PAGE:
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The Crisis in Health Care: Costs, Choices, and Strategies.

In this column, members of the College's Vantage Council review books that they have identified as being of interest and value to the medical management profession. Reviews from other sources are included in Physician Executive as space permits.

Dean C. Coddington, David J. Keen, Keith D. Moore, and Richard L. Clark. The Crisis in Health Care: Costs, Choices, and Strategies. San Francisco, Calif.: Jossey-Bass Publishers, 1990. 304 pages. $32.95.

"The U.S. health care system is fragile, is in disequilibrium and is destabilized." Its survival past the mid-1990s is doubtful, because "policy pressures for change are once again about to collide with todays market-driven environment."

In The Crisis in Health Care: Costs, Choices and Strategies, the authors, experienced financial analysts of real-world markets and competition, scrutinize the forces driving physician and hospital costs and health plan expenditures and propose responses for physicians, hospitals, and payers. In clear nontechnical prose, they handle the three interrelated phenomena creating the crisis: the relentless increase in health care costs, the growing numbers of uninsured persons, and the growing destabilization of the system because of cost shifting. Theire graceful, disciplined style makes interesting reading throughout.

Part One--The Two Worlds of Health Care:

Providers and Payers

Market-Driven Health Care

Rather than the intended cost containment, further cost increases have evolved out of the market-driven strategies of the 1980s.

* Medicare's prospective payment of hospitals "is generally considered to be a success."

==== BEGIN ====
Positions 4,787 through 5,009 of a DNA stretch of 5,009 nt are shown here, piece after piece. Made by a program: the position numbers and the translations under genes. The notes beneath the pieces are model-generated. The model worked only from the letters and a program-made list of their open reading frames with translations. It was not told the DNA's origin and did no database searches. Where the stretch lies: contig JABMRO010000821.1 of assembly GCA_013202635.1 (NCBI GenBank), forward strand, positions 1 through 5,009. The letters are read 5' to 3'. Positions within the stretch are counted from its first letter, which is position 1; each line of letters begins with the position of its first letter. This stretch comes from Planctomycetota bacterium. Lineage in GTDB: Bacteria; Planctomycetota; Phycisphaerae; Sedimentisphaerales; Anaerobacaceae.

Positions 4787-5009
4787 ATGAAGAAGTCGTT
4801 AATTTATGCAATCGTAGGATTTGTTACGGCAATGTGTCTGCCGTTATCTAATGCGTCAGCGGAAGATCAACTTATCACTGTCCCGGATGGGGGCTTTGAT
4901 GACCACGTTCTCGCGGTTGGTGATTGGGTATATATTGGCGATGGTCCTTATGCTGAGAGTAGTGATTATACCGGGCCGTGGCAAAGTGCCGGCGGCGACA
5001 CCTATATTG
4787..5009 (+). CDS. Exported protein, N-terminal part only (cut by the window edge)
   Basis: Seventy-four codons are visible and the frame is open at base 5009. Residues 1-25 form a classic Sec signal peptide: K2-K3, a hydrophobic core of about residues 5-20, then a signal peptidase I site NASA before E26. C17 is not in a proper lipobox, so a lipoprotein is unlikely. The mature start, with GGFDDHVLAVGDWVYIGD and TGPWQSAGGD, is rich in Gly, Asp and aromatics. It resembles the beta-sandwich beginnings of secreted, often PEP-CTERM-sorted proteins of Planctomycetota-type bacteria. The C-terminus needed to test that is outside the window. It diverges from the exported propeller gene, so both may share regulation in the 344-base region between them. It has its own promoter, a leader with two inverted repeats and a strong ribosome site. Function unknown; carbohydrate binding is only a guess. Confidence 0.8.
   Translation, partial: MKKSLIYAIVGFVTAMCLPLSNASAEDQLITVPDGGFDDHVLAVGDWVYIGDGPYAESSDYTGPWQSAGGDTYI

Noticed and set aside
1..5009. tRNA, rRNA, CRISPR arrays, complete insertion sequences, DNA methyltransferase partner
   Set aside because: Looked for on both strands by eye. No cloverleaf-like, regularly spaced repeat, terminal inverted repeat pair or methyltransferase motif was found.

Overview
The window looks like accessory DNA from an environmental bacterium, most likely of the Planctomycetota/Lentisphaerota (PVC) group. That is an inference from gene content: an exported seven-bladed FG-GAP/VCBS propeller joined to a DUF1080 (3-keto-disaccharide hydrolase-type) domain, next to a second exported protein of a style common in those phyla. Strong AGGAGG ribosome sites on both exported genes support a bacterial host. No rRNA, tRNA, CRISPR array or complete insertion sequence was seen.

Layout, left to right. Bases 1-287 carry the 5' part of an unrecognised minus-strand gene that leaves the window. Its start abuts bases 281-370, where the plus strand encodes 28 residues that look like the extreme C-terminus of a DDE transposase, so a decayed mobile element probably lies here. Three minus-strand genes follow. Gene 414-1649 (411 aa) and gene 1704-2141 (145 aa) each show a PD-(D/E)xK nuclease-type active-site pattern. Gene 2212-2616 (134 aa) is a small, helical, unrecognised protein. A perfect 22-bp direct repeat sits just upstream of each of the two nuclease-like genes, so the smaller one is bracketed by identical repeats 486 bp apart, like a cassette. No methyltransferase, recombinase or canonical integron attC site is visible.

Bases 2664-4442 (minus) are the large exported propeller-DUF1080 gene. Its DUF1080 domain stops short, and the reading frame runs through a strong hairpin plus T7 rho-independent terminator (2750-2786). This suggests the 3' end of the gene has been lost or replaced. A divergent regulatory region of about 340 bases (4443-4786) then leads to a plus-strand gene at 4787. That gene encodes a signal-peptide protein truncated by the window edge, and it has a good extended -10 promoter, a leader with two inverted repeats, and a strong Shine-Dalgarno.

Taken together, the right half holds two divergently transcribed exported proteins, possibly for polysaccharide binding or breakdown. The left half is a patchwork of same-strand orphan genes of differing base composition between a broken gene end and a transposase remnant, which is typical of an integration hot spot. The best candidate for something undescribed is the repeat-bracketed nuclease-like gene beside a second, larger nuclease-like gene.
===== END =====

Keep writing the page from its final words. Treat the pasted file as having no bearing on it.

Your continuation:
* HMOs and PPOs are estimated to now cover 34 percent of the population.

* PPOs have been the biggest disappointment among health plan strategies.

* Many physician strategies increase health care costs; "few are intended to reduce cost escalation."

Pressures for Change: Destabilizing Factors

* In the 1980s, health care costs increased on the average "more than twice the overall rate of inflation."

* Over the past two years, "private payers have experienced 25 to 50 percent annual increases in their health plan premiums."

* The large and growing pool of uninsured "will exceed forty million in the early 1990s."

* "Cost shifting is an extremely important factor leading to the destabilization of the U.S. health care system, and one that is likely to grow in importance over the next few years." It is the principal cause of the large increases in health plan premiums in recent years.

An entire chapter of the book is devoted to cost shifting.

Part Two--Putting the Pieces Together: Key Factors

Affecting Health Care Costs

* Why physician costs keep rising.

* What influences hospital costs.

* Why the cost of health plans continues to skyrocket.

* How cost shifting destabilizes the health care system.

The authors present "A New Perspective on Health Care Costs" in which they conclude, "The present health care system does not have the right incentive structure in place and is too fragmented to be able to contain costs."

Part Three--Restructuring the Health Care System:

Managing the Transition to a New Payment System